Story of Neslihan Ozcan Sahin: After all her struggle, a refugee teacher begins to teach again.

Written by Georgette Schönberger

Neslihan is a refugee from Turkey who came to the Netherlands to build a new life with her husband and two children.

In August 2018, Neslihan left her life in Turkey behind and fled to Greece. There she spent three months before coming to the Netherlands. She has lived with her family in social housing in Amstelveen for a few years. She lived with her family for 19 months in different AZCs throughout the Netherlands. “I know the Netherlands better than an average Dutch person”, Neslihan claims.

In Turkey, Neslihan had long worked as a chemistry, physics, and biology teacher. She was eager to start teaching again when she came to the Netherlands. Fortunately, finding a job was not difficult. Through the “Statushouders voor de Klas project,” she was taught how the Dutch school system works, which eventually helped her secure an internship. In addition, Neslihan has worked as a volunteer at a school. There she was working as a technical teaching assistant at the Apollo high school in Amsterdam. At the same school, she was able to grow and, after a while, was also allowed to teach two days a week. Next year she will only teach and no longer work as an assistant.

Why did you decide to become a teacher at the time?

“I enjoy teaching; I don’t see it as a job because it’s a passion of mine.” She has been teaching for 18 years now and still really enjoys it. After completing her education, she started teaching right away. She chose to become a chemistry, physics, and biology teacher because she had the highest grades in these three subjects and found them fun topics.

Why did you decide to come to the Netherlands?

“We read through on the Internet and the news and often heard that in the Netherlands, people are free and can share their opinions or ideas. Unfortunately, this is not the case in Turkey, where you are not free and cannot say what you want. Even children often go to prison for revealing their opinions”. Because of this, Neslihan’s brother and sister also came to the Netherlands with their families. Neslihan sees her family every week.

What challenges did you face when you came to the Netherlands?

Neslihan is a political refugee and was considered a Terrorist in her own country because of her views. With her whole family, she had to flee Turkey by boat. The journey to come to the Netherlands was intense. She had to pay much money and negotiate with people smugglers, which can be pretty dangerous.

In addition, Neslihan wanted to learn Dutch; this was quite difficult at first. Because she was not obligated to integrate then, she could not take a free Dutch language course during her stay in the AZC. However, she learned some Dutch from friends and volunteers in the AZC. For this, she is very grateful. Neslihan wanted to integrate and assimilate, so her language understanding was fundamental. After a long struggle, she finally managed to borrow money with which she was able to take a course.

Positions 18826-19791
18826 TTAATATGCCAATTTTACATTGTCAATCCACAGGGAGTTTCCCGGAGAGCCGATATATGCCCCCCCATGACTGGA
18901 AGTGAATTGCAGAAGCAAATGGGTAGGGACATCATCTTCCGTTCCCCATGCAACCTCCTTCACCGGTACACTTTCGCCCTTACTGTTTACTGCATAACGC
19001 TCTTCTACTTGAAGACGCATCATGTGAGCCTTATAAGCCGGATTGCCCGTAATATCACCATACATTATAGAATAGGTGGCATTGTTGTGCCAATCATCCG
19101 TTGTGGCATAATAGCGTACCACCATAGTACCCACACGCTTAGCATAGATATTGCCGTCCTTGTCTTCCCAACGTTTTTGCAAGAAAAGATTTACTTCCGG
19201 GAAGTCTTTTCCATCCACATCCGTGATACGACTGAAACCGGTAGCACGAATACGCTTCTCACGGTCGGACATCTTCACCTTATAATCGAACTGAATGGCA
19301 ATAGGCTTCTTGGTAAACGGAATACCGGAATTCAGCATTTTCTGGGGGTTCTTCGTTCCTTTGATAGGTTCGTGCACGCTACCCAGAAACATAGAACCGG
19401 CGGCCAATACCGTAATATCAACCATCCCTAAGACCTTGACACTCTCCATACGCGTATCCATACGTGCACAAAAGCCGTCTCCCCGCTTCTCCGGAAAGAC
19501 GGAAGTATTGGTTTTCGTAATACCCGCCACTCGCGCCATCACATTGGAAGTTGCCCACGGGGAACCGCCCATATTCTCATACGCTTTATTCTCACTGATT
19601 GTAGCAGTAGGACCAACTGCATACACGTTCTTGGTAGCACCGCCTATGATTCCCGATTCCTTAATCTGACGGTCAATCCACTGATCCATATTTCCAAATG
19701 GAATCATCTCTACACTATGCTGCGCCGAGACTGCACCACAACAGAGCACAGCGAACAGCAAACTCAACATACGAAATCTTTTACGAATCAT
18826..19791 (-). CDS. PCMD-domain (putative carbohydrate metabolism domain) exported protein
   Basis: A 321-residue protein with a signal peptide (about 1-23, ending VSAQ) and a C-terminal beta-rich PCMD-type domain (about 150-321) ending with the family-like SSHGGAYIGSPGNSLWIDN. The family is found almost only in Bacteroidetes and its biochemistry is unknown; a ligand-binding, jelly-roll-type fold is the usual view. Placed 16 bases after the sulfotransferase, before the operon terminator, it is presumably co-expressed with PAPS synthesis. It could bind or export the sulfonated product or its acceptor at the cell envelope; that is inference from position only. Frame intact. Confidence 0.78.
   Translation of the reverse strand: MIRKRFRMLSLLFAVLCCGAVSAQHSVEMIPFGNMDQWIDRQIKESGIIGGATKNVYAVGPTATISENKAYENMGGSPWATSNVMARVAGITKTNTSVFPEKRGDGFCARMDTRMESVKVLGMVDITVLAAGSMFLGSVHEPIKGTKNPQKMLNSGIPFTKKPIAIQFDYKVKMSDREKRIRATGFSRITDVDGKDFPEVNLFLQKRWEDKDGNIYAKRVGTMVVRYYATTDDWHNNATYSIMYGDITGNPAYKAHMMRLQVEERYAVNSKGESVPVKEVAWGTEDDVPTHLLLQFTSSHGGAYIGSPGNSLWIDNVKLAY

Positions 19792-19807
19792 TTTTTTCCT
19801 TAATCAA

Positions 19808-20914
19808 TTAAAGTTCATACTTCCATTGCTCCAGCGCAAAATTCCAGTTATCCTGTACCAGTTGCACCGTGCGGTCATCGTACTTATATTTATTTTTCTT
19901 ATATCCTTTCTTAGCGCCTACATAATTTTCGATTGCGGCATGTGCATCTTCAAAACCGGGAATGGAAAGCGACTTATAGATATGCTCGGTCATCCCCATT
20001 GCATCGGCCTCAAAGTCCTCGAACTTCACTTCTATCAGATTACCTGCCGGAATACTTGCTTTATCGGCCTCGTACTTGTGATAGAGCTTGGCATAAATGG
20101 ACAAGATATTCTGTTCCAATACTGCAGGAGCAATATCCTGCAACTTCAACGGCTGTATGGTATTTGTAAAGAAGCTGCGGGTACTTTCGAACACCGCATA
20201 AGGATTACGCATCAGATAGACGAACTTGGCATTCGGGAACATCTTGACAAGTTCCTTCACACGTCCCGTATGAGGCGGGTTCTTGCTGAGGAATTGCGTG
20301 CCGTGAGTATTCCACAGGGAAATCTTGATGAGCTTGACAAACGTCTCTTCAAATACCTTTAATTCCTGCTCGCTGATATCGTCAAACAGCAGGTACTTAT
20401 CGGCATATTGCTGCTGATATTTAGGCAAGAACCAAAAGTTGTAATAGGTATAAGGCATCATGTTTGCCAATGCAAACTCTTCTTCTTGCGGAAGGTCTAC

Occasionally she still has trouble with the Dutch language, especially ‘er’ plus the different prepositions she finds difficult. In addition, she does not yet understand certain Dutch expressions, but she believes this will eventually work out.

What are the differences between the Turkish and Dutch school systems?

“There are not many differences, I think. Of course, some things are quite similar. For example, adolescents are just adolescents and behave the same in certain ways, but the students in the Netherlands always have the chance to move on because of the different school levels. Therefore, the system in the Netherlands is better because that chance is available.” Neslihan explains that in Turkey, there is only one level and that every student has to learn the same subjects and take the same exam. So, if this level is too high, you don’t have another option to continue studying, which is why many young people drop out of school.

Another big difference is that there is little hierarchy in the Netherlands. “My director and my team leader are just my colleagues. We are seen as the same and treated the same. I can call them by their name. In Turkey, you have to address everyone by sir or ma’am. I want no more hierarchy in Turkey; I would like to change that”.

Is there anything you would like to share?

“I would like to say that we are all people who can just live together; you just have to have respect for one another. You must treat everyone respectfully and create a safe and nice atmosphere. We came here for our freedom, and Holland has given us many rights. Therefore, you have to do something for the Netherlands; you have to use your skills to help here, to integrate. Taking that first step is easy: saying hello to your neighbours, for example, or just chatting with someone and being nice.”

Neslihan also wanted to remind everyone that many people are still threatened in Turkey or forgotten in prison. You can always do something for them, for example, by sharing something on Twitter or talking about it.


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